The recent coronavirus pandemic is something that we’ve never experienced before in our lives. It must be really nice to have friends around you that help you keep yourself on track.
I think many artists that have been active under these circumstances also strive to stay in the moment, and react to their environment, and I totally understand that desire to stay active. However, as a group we’ve staked our lives on each song, each project like it was life or death, for a long time. I believe that all that time and effort we spend on each and every work we create is what makes them so powerful. I would hope that I can keep that mindset no matter what situation I’m in.

I would argue that it is also one of your strengths.
I think many artists that have been active under these circumstances also strive to stay in the moment, and react to their environment, and I totally understand that desire to stay active. However, as a group we’ve staked our lives on each song, each project like it was life or death, for a long time. I believe that all that time and effort we spend on each and every work we create is what makes them so powerful. I would hope that I can keep that mindset no matter what situation I’m in.

Were you using a lot of your time to produce music during the self-isolation period?
If you’re asking if I was able to stoically write new material in the midst of such huge global issues, it wasn’t exactly like that. As to be expected, it was definitely a period of hesitation. However, there’s nothing I can do but create right now, so I am challenging myself to create new works. I’m personally worried about my live production team’s income, and so I can’t relax, but I’ve recently come to understand creating good work is how I can protect those around me.

Do you ever think about you and your team’s role, or your raison d’etre moving forward?
Now that I’ve performed at Kōhaku Uta Gassen (The New Years Eve concert show in Japan) and various stages across Japan, I don’t want that burden [that comes with mainstream success]. Many people will have their own opinions and expectations, and because of the day and age we live in artists have to be more conscious than ever of the public eye, and so the amount of content that feels [neutral and detached] like educational programming will increase. That’s why, especially during this time having been dealt the huge blow that is the coronavirus, I feel like I was able to carry out my responsibility as an artist by releasing a song like “Fly with me”, so that feels good. In the end, I think it’s crucial that we can fly freely and happily wherever we may go.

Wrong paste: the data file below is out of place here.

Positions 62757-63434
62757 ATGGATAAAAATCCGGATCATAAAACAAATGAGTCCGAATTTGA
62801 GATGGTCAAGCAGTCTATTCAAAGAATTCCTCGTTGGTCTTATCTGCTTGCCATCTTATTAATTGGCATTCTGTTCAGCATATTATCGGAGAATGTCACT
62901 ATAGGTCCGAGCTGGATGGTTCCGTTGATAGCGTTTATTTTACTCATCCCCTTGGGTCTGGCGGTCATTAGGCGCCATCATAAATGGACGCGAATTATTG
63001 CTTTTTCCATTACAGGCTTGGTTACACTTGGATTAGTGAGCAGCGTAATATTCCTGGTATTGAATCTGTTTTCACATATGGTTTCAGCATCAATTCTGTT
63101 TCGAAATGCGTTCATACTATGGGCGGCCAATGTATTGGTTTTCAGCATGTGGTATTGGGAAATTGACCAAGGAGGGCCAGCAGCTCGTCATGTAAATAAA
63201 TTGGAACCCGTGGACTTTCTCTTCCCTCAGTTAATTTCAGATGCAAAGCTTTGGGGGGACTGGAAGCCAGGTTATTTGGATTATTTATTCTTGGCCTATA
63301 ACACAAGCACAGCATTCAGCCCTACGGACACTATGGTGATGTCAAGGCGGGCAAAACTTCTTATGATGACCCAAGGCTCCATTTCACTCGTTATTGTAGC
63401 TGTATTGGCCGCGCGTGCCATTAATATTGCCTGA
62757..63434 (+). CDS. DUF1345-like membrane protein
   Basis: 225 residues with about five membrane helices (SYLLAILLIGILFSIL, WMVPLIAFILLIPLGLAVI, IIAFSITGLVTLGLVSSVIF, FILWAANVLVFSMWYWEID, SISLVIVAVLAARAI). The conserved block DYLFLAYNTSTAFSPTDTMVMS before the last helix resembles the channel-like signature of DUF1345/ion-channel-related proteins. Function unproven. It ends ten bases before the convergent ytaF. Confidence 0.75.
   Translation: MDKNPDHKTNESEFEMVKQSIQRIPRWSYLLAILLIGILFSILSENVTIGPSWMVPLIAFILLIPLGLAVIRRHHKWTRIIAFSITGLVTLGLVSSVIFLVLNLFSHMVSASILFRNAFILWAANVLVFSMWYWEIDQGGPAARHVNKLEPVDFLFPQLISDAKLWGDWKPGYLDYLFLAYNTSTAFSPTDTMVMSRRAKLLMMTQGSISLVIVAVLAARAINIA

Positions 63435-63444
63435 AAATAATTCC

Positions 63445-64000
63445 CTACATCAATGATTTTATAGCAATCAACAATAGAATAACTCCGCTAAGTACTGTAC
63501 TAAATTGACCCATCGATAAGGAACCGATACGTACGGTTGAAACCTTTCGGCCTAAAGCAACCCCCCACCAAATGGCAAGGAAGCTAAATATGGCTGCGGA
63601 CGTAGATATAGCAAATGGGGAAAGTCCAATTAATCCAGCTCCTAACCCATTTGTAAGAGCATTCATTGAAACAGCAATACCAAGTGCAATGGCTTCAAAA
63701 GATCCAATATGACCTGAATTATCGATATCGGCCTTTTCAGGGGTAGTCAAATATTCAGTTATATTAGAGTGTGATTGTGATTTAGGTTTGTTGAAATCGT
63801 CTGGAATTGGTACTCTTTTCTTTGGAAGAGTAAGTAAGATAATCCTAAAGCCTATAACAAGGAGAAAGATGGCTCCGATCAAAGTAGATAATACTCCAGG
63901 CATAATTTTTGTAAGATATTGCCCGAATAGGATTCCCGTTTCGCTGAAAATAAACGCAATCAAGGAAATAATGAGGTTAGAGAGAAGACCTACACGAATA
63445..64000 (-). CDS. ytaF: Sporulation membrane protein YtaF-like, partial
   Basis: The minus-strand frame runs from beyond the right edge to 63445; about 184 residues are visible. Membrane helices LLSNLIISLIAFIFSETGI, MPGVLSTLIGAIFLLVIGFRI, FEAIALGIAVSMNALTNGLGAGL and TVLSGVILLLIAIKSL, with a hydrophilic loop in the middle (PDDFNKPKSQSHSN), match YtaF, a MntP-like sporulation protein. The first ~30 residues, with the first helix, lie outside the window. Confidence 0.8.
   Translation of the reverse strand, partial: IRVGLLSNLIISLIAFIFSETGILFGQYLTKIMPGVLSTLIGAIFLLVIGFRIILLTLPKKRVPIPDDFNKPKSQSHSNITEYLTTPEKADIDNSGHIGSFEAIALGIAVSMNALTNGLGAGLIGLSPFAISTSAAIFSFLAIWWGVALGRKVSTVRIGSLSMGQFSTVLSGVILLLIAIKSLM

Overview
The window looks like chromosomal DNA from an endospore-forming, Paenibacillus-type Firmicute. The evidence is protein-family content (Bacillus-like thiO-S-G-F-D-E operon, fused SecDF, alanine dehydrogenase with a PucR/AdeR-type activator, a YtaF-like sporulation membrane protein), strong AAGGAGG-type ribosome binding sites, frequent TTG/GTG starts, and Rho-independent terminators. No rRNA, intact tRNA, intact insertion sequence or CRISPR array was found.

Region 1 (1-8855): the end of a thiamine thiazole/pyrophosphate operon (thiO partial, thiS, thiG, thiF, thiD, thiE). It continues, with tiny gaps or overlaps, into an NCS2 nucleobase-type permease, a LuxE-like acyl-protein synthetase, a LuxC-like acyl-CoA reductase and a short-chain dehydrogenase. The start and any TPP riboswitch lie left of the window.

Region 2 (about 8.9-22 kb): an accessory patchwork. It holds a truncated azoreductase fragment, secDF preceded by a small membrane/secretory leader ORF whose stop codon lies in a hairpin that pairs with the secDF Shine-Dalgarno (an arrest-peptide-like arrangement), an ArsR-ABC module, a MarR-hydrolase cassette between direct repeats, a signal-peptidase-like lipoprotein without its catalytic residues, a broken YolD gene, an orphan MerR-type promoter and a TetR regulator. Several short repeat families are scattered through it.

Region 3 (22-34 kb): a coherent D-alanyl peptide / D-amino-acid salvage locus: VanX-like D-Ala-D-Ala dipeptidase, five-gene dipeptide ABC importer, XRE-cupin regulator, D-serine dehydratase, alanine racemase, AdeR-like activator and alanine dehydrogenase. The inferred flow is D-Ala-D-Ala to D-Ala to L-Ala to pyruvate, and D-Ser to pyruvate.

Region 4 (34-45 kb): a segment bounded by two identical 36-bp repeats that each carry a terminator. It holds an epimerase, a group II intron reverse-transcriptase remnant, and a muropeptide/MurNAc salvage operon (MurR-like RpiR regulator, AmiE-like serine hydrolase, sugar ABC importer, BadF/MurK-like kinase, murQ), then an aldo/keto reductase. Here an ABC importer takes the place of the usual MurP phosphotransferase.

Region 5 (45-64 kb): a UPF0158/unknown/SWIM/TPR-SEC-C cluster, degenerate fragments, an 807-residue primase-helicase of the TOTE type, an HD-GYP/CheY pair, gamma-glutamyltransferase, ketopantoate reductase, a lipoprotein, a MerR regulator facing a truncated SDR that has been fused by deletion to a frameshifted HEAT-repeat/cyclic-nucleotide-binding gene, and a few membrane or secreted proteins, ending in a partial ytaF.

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I would argue that it is also one of your strengths.
I guess so. It takes hundreds of years to build a pyramid, and I believe that depending on the production, having this kind of mindset helps you overcome many obstacles, though in the present day it’s getting harder and harder to follow this approach. I feel that both in regard to music and creativity, our team is constantly getting better, despite how hard it is to manage the budget for even a single work nowadays.

Were you using a lot of your time to produce music during the self-isolation period?
It was hard to keep myself focused on producing during this global issue, there was definitely some hesitation. Even so, the only thing I can do right now is making music, so I’m trying my best. The income for the production team dedicated to live events has been cut off, so I can’t stop worrying about it, but recently I’ve come to understand that I can protect the people around me by making good art.

Have you given any thoughts to what your team’s role, or raison d’etre is going to be from now on?
After having experienced playing on different stages in Japan, I wouldn’t want to participate in something like Kōhaku Uta Gassen (Japan's New Year’s Eve music show). It would be too much of a burden, and various rumors and obligations would start coming up. Nowadays, artists have to be careful about the public eye, and that’s why there are way more politically correct productions compared to the past. Despite all the damage caused by the coronavirus, being able to produce “Fly with me” made me feel as I carried out my duty as an artist, so I’m happy about it. I think that we need to fly as freely and happily as possible.

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Credits


Photography Courtesy of the Artist
Interview and Text Sota Nagashima

This article originally appeared on i-D JP.

Tagged:
Netflix
tokyo
Anime
J-Pop
king gnu
i-D Asia
millennium parade
Daiki Tsuneda
Ghost in the Shell: SAC_2045